The study protocol was approved by the Ethics Committee of Shahed University, Tehran, Iran (Ethics committee reference number: 41/226702 IRCT2017040733162N2). They were 18–21 years old. Inclusion criteria were healthy participants. Exclusion criteria were patients did not consume any drug and were nonsmoker.

The teeth did not have any sign of caries according to the WHO criteria; no cracks, wear, or hypocalcification.


The teeth were kept inside glass containers containing water at room temperature after cleaning off any blood and saliva. The water was changed every 2 days to prevent changes in the surface of the water and to avoid microorganism growth and water pollution. The surfaces of the teeth were cleaned with prophylactic pastes containing pumice without fluoride and a low-speed handpiece with a rotation range of 500–1500 rpm followed by brushing. Then, the teeth were examined with a stereomicroscope using × 40 magnification for the presence of carious lesions or any enamel defects and cracks. A tag square with dimensions of 5 mm × 5 mm was attached to the distal tooth surface, and all of the remaining surfaces of the tooth were covered with self-curing transparent acrylic, and it was allowed to harden. Samples were kept in cool water to prevent changes due to heat from the hardening acrylic.

The surfaces of the teeth were polished in water with grit tissue 5000 for measuring microhardness correctly. Then, the surfaces of the samples were dried, and the initial microhardness was measured using a Vickers machine (M-g5037; Shimadzu, Japan). Consistent with previous studies, 50 g of force was used for this research.[10]

Based on the studies conducted by the Ministry of Industry and Behnoosh, lemon delestre was selected as the most popular delestre among domestic or foreign drinks in the Iranian market. Teeth were immersed in 40 ml of Behnoosh lemon delestre, which was placed in the container immediately after opening the bottle, for a total of 15 min. Then, the microhardness of the teeth was measured again using the Vickers machine. In this triple randomized clinical trial (participants, care providers, and those assessing outcomes), the samples were randomly (using a coin) sorted into two groups of ten each. For the in situ study, sections of two teeth, one from each group, were embedded in an appliance and placed in the mouth of the volunteer. These sections were placed in the vestibule of the volunteer's mouth so that it did not interfere with his or her occlusion. Individuals were not included if they had any systemic diseases or a history of head and neck radiography. Persons receiving any type of antibiotics were not included either.

Each volunteer used this appliance for 10 days. During this period, the volunteer removed the appliance from her or his mouth twice a day, and on the one side of the appliance, containing a section of tooth, applied nano-hydroxyapatite10% and on the other side, placed a solution containing eggshell (ES) extract 3% (each package of ES powder contains3 g of dry matter, which mixes it with 100 ml of distilled water), for 10 min. Then, the volunteer puts the appliance (a Haley appliance that included a slice of teeth from each group on either side) back in her or his mouth. After 10 days, the appliances were collected from the volunteers, and a third measurement of microhardness of teeth was made by an individual who was blinded to which tooth received which treatment condition.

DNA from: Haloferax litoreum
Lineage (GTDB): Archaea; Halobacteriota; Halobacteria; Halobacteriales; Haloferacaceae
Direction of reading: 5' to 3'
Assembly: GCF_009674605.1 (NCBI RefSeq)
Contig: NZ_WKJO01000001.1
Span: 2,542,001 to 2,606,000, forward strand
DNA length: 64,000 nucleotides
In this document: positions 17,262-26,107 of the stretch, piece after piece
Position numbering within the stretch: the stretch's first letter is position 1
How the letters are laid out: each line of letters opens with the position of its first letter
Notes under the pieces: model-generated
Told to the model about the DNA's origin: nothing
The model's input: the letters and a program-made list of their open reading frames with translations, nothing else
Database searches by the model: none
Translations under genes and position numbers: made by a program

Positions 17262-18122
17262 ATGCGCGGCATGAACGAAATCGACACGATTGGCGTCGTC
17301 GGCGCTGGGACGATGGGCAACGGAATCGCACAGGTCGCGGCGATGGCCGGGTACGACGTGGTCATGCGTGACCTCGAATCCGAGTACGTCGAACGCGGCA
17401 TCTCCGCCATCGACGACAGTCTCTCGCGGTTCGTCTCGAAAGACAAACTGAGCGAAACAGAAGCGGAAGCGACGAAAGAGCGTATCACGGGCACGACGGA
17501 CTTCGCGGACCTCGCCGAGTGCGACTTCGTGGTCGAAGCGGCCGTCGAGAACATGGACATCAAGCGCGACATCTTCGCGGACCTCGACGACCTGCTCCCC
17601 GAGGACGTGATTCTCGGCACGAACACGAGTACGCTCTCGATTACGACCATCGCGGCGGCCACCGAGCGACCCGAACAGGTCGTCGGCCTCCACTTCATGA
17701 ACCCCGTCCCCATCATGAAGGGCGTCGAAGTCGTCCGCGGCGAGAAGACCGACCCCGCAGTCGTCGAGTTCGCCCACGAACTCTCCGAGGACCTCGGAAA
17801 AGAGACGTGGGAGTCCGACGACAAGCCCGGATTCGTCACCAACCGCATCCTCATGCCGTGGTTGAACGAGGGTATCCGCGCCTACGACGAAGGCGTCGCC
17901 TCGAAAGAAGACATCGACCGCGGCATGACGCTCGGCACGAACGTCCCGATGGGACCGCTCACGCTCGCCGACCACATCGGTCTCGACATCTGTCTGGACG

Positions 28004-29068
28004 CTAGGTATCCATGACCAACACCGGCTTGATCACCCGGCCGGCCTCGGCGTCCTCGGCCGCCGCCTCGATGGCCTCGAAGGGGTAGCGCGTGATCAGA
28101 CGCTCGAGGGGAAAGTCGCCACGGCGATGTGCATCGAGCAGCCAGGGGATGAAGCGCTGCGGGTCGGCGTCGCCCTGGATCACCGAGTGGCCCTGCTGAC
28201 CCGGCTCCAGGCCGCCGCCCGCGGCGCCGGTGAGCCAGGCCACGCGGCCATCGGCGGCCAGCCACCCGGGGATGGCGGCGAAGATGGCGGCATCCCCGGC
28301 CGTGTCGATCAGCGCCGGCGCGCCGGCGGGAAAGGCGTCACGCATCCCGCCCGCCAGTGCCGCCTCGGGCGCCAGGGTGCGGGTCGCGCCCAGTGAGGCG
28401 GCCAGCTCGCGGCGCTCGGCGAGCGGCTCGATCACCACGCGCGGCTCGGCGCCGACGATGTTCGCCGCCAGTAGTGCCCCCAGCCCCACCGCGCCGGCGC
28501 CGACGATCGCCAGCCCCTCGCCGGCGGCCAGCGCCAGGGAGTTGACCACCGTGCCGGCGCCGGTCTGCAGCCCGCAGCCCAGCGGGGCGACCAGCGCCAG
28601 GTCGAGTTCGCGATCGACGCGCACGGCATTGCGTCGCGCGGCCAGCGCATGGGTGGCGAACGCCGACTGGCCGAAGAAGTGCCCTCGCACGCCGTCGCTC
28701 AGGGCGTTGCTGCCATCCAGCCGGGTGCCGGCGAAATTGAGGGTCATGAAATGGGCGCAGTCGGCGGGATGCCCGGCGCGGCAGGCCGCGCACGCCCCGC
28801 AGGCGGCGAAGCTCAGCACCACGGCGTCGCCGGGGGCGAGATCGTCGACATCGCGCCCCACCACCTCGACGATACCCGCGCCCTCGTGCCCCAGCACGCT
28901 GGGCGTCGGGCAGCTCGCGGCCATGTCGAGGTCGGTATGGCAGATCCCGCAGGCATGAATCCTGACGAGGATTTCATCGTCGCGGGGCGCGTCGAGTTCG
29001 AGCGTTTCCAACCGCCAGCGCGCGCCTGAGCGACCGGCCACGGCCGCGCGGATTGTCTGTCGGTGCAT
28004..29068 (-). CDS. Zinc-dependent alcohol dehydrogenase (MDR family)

The results were analyzed statistically. First, a repeated measure analysis of variance was performed. In this test, initial and final microhardness measures were defined as repeated and each group was defined as a between-subject factor. Because the interaction between two factors was significant, the mean initial and final microhardness values were compared using paired t-tests for each group software SPSS Version 16 (IBM Corp, Armonk, NY).

  Results Top

In this study, the effects of either nanohydroxyapatite or ES extract on microhardness of the enamel from twenty impacted, permanent third molars demineralized by exposure to delestre were investigated. The mean of microhardness of teeth enamel was calculated before and after the exposure to delestre and after treatment with nano-hydroxyapatite or ES.

This study was performed between February and April 2017.

Demographic and clinical characteristics for each group are shown in [Table 1].
Table 1: Demographic and clinical characteristics for each group

Click here to view

The mean ± standard deviations (SDs) of the initial microhardness for the ten samples in the 1st group (nanohydroxyapatite) were 548/3 ± 42/27 kgf/mm2. The mean + SD was 479/1 ± 46/58 kgf/mm2 after immersion in delestre, which was 87%/37% of the mean initial microhardness. The mean of tertiary microhardness of these samples was 496/7 ± 34/93. A paired t-test showed that this difference was statistically significant (P1 = 0.008, P2 = 0.55).

The mean of the initial microhardness for the ten samples in the 2nd Group (ES) was 504/40 ± 35/23 kgf/mm2. The mean ± SD was 449/80 ± 67/71 after immersion in Behnoosh lemon delestre, and this mean value was 89%/17% of the mean initial microhardness. The mean tertiary microhardness of the samples was 475/20 ± 39/13 kgf/mm2, and a paired t-test showed that this difference was statistically significant (P1 = 0.10, P2 = 0.86).

  Discussion Top